identifying and coordinating the interfaces to related ecosystems. One such example results
from exploitation of the project’s security nature, which makes it complementary to Auto-
Drive
20
an important lighthouse project for automated driving.
IoT4CPS focuses on development, production and operation of highly trustable components
and applications for Connected and Autonomous Driving. The Smart Production is causally
implicated into the project, as realization of the necessary components demands high levels
of integration and information exchange along the life cycle. However, rather than diving
deep into the full aspect range of Industry 4.0, the project’s attention is turned towards the
value chain of Autonomous Driving.
Many core technologies that form the set of complex mechanisms required for autonomous
driving have already achieved levels of maturity needed for integration into commercially
available vehicles. However, due to the rising complexity of the involved CPS, the utilization
of the computing at the edge is also increasing. The dependability aspect of the proposed
18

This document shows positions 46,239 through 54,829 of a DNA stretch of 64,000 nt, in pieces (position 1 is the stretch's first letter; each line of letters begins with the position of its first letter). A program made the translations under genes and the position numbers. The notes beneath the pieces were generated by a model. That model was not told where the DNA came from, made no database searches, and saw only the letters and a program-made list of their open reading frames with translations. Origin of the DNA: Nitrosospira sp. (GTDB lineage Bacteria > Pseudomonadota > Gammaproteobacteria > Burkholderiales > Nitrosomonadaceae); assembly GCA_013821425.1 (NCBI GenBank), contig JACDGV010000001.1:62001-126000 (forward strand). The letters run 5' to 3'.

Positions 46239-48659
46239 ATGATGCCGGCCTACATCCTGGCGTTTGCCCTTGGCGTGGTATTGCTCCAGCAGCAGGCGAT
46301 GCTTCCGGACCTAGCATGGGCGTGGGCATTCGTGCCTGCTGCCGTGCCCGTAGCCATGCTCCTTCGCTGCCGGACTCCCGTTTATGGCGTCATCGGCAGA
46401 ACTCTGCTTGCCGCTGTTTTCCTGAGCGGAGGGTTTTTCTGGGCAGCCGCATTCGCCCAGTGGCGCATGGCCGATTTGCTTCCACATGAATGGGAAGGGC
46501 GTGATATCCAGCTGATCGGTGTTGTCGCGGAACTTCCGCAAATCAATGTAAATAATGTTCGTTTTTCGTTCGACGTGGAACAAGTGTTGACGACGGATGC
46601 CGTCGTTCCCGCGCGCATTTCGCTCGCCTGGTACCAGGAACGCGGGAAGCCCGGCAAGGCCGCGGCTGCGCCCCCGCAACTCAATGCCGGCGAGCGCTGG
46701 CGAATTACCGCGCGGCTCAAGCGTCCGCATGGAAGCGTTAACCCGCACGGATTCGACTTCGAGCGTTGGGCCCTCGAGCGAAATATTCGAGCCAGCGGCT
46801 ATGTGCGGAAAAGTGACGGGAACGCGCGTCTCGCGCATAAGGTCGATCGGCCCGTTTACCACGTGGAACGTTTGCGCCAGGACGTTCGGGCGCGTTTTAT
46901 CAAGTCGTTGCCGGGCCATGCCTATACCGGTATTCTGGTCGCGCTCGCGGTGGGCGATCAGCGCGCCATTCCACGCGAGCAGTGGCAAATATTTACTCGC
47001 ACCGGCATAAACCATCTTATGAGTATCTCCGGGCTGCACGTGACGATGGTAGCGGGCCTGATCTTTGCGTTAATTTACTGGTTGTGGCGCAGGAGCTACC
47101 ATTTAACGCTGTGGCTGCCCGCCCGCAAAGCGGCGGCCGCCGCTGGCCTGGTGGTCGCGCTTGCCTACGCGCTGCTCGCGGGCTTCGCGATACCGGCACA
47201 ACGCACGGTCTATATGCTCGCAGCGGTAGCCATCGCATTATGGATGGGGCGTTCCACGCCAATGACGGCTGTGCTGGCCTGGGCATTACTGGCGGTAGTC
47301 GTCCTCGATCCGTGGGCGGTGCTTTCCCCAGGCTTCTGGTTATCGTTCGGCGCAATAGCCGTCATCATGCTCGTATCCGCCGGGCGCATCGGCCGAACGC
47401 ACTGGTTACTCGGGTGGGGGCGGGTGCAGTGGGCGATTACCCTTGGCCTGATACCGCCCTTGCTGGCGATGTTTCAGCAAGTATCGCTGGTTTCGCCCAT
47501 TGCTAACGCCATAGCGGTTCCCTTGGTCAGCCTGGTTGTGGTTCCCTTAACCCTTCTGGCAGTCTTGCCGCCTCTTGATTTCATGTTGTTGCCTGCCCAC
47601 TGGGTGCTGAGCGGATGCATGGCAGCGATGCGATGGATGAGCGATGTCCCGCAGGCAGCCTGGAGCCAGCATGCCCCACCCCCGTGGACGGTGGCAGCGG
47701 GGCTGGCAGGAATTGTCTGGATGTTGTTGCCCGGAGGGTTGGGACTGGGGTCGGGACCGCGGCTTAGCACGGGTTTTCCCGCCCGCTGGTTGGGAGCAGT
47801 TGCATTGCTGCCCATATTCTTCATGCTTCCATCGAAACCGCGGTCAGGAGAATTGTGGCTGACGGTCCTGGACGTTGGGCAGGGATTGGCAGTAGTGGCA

https://scottproject.eu/home-3/trustability/
19
https://www.researchgate.net/project/SCOTT-Secure-Connected-Trustable-Things
20
https://autodrive-project.eu/
This is a pre-print of a contribution published in Electronics Components and Systems for Automotive
Applications (Editor: J. Langheim) published by Springer, DOI 10.1007/978-3-030-14156-1.
CPS solutions is a focal point of many discussions, as the safety is a critical factor in driving
applications in general. Therefore, IoT4CPS is highly motivated to highlight the security and
safety aspect of technologies capable of meeting the challenges related to automated and
context-aware vehicles. The project aims to address safety and security aspects in a holistic
approach along the value chain and the product life cycles. Hence, IoT4CPS is considering
the entire technology stack from semi-conductors (sub-component level), through control
systems (component level), to applications (system level). As the autonomous driving of the
future is also very much likely to rely on information about specific aspects of external envi-
ronment, the communication between the vehicle and infrastructure is also considered. The
project partners are also estimating the potential development trajectories of various infra-
structures and are modelling possible constructive interoperability of IoT platforms. Simulta-
neously, IoT4CPS addresses the product life cycle from development, via production to op-
erational use
The slowly emerging business models that utilize the technological advancements in con-
nected and autonomous driving heavily rely on data collection, analysis and visualization.
The key question is concerned with privacy, security and safety in terms of access to the raw